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Dems 'ecstatic,' GOP vows fight as court upholds healthcare law

June 28, 2012|By Lisa Mascaro and Richard Simon
  • House Speaker John Boehner (R-Ohio) and House Minority Leader Nancy Pelosi (D-San Francisco) at the U.S. Capitol in Washington.
House Speaker John Boehner (R-Ohio) and House Minority Leader Nancy Pelosi… (Pablo Martinez Monsivais…)

WASHINGTON – In the moments after the Supreme Court’s landmark healthcare ruling, Capitol Hill was unnervingly quiet as legislators took time to absorb the ruling. The silence did not last long.

Senate Majority Leader Harry Reid (D-Nev.) headed to the Senate floor to mark the milestone.

“Passing the Affordable Care Act was the greatest single step in generations toward ensuring access to affordable, quality healthcare for every person in America, regardless of where they live, how much money they make,” Reid said. “I’m happy and I’m pleased the Supreme Court put the rule of law ahead of partisanship.”

House Speaker John A. Boehner(R-Ohio) – and tea party groups -- vowed to press forward on efforts to repeal the law.

“Today’s ruling underscores the urgency of repealing this harmful law in its entirety,” Boehner said. “Republicans stand ready to work with a president who will listen to the people and will not repeat the mistakes that gave our country Obamacare.”

Republicans and their allies in this battle said the court ruling underscores the urgency of electing more conservatives to Congress to repeal the law.

“We are focused on taking control of the Senate, reinforcing our 2010 gains in the House, and defeating President Obama,” said Amy Kremer, chairman of Tea Party Express. “These key objectives will open the door for a wave of new conservatives in Washington who are committed to repealing Obamacare.”

Rep. Michelle Bachmann (R-Minn.), the chairwoman of the Tea Party Caucus in the House, said: “Today’s Supreme Court decision raises the stakes for the coming months.”

House lawmakers from both parties had been meeting  – separately – on Thursday morning behind closed doors before the decision became public. Boehner was expected to be reiterating to members not to “spike the ball” in the event of a favorable ruling. Both parties said they expect the fight to continue both in Congress and on the campaign trail.

"Our struggle isn’t over,’’ said Rep. Lynn Woolsey (D-Petaluma), expecting congressional Republicans to continue to try to dismantle the law "piece by piece.’’

As the court’s decision became known – and initial television reports gave confusing accounts of the outcome -- one congressman, Rep. Brian Bilbray (R-San Diego), was the among the first out with a statement: “In the wake of the Supreme Court declaring the ‘individual mandate’ portion of the Affordable Care Act unconstitutional, it is questionable as to whether the rest of the bill can stand,” he said.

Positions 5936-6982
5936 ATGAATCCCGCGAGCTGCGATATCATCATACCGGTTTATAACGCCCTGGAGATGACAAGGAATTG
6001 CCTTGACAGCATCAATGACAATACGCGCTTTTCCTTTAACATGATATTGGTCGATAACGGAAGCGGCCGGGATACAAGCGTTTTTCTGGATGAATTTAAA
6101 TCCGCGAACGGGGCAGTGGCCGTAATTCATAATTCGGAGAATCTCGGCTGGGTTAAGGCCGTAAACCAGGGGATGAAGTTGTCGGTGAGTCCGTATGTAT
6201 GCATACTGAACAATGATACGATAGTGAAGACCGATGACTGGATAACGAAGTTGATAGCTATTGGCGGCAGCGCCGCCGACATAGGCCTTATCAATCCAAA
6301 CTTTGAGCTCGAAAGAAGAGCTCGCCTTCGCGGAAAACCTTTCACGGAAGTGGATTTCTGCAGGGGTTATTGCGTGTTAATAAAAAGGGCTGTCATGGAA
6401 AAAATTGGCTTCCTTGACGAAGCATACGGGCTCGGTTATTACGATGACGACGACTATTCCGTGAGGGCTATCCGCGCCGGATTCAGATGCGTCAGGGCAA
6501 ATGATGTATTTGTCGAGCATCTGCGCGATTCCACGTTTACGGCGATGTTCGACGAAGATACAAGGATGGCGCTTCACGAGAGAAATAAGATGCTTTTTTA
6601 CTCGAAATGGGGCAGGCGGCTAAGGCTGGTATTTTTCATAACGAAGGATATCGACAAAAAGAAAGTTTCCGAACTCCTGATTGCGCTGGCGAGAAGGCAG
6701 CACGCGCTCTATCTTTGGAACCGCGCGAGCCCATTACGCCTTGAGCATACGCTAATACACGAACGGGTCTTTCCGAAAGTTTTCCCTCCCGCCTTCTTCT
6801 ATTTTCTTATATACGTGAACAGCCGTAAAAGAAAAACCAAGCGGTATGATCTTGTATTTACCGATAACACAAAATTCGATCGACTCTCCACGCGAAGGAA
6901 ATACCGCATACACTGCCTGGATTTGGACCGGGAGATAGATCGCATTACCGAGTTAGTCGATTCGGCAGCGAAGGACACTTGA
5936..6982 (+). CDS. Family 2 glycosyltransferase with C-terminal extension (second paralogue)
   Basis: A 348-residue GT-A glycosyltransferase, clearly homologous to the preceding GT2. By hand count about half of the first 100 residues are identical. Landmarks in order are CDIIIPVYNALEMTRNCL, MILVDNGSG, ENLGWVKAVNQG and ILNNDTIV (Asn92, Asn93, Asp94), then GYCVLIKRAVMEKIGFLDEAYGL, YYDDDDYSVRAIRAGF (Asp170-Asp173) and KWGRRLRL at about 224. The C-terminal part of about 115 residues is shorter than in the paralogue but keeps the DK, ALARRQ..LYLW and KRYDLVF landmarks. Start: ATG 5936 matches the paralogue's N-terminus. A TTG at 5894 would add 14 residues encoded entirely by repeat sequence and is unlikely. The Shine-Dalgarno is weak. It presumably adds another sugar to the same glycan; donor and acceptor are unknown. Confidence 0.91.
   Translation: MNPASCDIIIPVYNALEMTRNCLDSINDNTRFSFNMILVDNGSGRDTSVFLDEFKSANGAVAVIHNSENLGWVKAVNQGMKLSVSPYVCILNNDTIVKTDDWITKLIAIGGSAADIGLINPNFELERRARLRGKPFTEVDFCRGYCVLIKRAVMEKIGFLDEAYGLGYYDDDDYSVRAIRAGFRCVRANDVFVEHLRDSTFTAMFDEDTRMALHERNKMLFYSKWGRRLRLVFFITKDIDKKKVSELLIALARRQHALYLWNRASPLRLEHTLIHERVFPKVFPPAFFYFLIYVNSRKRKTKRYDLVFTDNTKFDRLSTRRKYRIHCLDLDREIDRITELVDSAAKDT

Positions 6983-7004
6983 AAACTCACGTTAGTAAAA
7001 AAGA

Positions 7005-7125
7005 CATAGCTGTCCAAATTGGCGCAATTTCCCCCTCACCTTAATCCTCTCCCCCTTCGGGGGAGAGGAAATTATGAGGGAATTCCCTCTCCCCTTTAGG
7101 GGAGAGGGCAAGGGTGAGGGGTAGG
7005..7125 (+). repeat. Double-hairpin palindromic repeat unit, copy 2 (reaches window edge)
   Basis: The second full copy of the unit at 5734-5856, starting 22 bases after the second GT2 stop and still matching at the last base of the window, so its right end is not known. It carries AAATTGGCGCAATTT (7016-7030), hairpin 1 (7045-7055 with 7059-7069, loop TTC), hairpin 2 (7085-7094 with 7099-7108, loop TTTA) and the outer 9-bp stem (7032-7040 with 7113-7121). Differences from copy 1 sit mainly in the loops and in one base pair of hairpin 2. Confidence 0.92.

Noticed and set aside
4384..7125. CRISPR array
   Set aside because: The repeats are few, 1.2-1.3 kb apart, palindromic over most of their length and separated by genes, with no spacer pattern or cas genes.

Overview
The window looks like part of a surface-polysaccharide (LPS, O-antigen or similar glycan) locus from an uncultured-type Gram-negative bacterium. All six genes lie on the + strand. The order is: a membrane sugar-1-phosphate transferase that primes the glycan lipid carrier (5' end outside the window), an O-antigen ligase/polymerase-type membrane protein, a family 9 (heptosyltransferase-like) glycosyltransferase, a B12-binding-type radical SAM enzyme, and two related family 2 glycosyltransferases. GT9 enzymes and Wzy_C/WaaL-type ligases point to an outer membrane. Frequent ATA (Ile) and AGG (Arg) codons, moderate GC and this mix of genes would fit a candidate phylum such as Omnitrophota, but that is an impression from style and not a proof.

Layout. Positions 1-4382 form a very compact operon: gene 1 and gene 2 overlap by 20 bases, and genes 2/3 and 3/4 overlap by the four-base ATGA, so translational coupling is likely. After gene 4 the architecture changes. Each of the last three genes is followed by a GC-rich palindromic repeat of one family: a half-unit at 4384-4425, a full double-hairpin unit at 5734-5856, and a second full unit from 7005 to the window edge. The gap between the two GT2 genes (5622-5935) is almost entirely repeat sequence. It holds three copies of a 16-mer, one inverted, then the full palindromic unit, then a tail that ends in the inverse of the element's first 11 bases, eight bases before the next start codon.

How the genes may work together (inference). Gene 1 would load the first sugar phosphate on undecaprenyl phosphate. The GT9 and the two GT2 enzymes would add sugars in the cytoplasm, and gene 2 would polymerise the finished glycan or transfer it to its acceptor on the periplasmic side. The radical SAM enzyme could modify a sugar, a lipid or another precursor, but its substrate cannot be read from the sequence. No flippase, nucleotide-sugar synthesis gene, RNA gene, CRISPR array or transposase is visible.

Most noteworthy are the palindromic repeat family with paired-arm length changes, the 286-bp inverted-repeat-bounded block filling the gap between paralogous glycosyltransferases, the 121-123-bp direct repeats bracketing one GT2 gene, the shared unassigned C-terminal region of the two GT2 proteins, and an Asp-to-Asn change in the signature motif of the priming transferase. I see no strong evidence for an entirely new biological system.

Fifteen minutes later his office sent out an “updated” release: “Simply put, we cannot afford the president’s health care plan.”

Some Democrats, though, just savored the moment.

"We’re just ecstatic,’’ Rep. Linda Sanchez (D-Lakewood) said. She was in a committee meeting, checking her iPad for word on the court ruling.

Rep. Nancy Pelosi (D-San Francisco), the minority leader – who had long predicted a 6-3 decision from the court – took her moment.

“This decision is a victory for the American people,” Pelosi said. “In passing health reform, we made history for our nation and progress for the American people." Rep. Adam Schiff (D-Burbank) was also in a committee meeting when he got conflicting messages about the ruling.

"I rushed back to the office to watch the coverage with staff,’’ he said. "Along the way, I could hear hoots and hollers from various congressional offices as the staff of different members reacted with elation or upset. Needless-to-say, we were on the elated side."

He said was pleased by the ruling but said he also was pleased for another reason: "The court was at risk of becoming yet another partisan institution if it threw out decades of precedent. The chief justice chose a different legacy, and this was not only the correct legal decision, it was also enormously important to maintaining the independence and reputation of the court."

Rep. Paul Broun (R-Ga.) called it a "sad day for liberty.’’

"The court’s misguided decision is an attack on freedom, an insult to our Constitution, and it will ultimately destroy the best healthcare system in the world,’’ he said. "Chief Justice Roberts once said that the Supreme Court’s job is to apply the law – ‘to call balls and strikes, not to pitch or bat.’  He couldn’t have been more right in saying so, and he couldn’t have been more wrong by choosing to circumvent the Constitution this morning.  Even worse, I fear that the high court has opened Pandora’s box by blatantly disregarding the law, and there will no longer be any real limits to what the federal government will be able to force the American people to do.’’

Twitter.com/LisaMascaroinDC

Twitter.com/RichardSimon11

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